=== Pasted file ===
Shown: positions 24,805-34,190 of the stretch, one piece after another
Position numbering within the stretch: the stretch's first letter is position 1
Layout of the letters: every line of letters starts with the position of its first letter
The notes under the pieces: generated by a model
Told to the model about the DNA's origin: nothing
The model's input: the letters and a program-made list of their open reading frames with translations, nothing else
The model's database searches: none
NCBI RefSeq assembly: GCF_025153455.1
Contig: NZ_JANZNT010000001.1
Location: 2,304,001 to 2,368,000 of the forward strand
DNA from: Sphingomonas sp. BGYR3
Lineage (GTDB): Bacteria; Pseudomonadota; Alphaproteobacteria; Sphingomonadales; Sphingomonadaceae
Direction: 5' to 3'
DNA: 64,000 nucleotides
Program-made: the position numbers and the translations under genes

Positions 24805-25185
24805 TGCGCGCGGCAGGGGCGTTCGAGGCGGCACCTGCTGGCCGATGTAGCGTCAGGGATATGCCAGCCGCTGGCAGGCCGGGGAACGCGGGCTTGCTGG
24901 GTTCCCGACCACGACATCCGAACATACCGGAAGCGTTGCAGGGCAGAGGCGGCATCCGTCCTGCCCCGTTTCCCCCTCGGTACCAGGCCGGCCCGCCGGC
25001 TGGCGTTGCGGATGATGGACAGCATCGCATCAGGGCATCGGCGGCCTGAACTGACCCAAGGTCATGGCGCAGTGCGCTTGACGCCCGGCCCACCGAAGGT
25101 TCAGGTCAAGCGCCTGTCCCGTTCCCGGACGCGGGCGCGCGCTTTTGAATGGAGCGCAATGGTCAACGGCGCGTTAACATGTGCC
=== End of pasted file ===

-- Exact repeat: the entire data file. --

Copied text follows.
Shown: positions 24,805-34,190 of the stretch, one piece after another
Position numbering within the stretch: the stretch's first letter is position 1
Layout of the letters: every line of letters starts with the position of its first letter
The notes under the pieces: generated by a model
Told to the model about the DNA's origin: nothing
The model's input: the letters and a program-made list of their open reading frames with translations, nothing else
The model's database searches: none
NCBI RefSeq assembly: GCF_025153455.1
Contig: NZ_JANZNT010000001.1
Location: 2,304,001 to 2,368,000 of the forward strand
DNA from: Sphingomonas sp. BGYR3
Lineage (GTDB): Bacteria; Pseudomonadota; Alphaproteobacteria; Sphingomonadales; Sphingomonadaceae
Direction: 5' to 3'
DNA: 64,000 nucleotides
Program-made: the position numbers and the translations under genes

Positions 24805-25185
24805 TGCGCGCGGCAGGGGCGTTCGAGGCGGCACCTGCTGGCCGATGTAGCGTCAGGGATATGCCAGCCGCTGGCAGGCCGGGGAACGCGGGCTTGCTGG
24901 GTTCCCGACCACGACATCCGAACATACCGGAAGCGTTGCAGGGCAGAGGCGGCATCCGTCCTGCCCCGTTTCCCCCTCGGTACCAGGCCGGCCCGCCGGC
25001 TGGCGTTGCGGATGATGGACAGCATCGCATCAGGGCATCGGCGGCCTGAACTGACCCAAGGTCATGGCGCAGTGCGCTTGACGCCCGGCCCACCGAAGGT
25101 TCAGGTCAAGCGCCTGTCCCGTTCCCGGACGCGGGCGCGCGCTTTTGAATGGAGCGCAATGGTCAACGGCGCGTTAACATGTGCC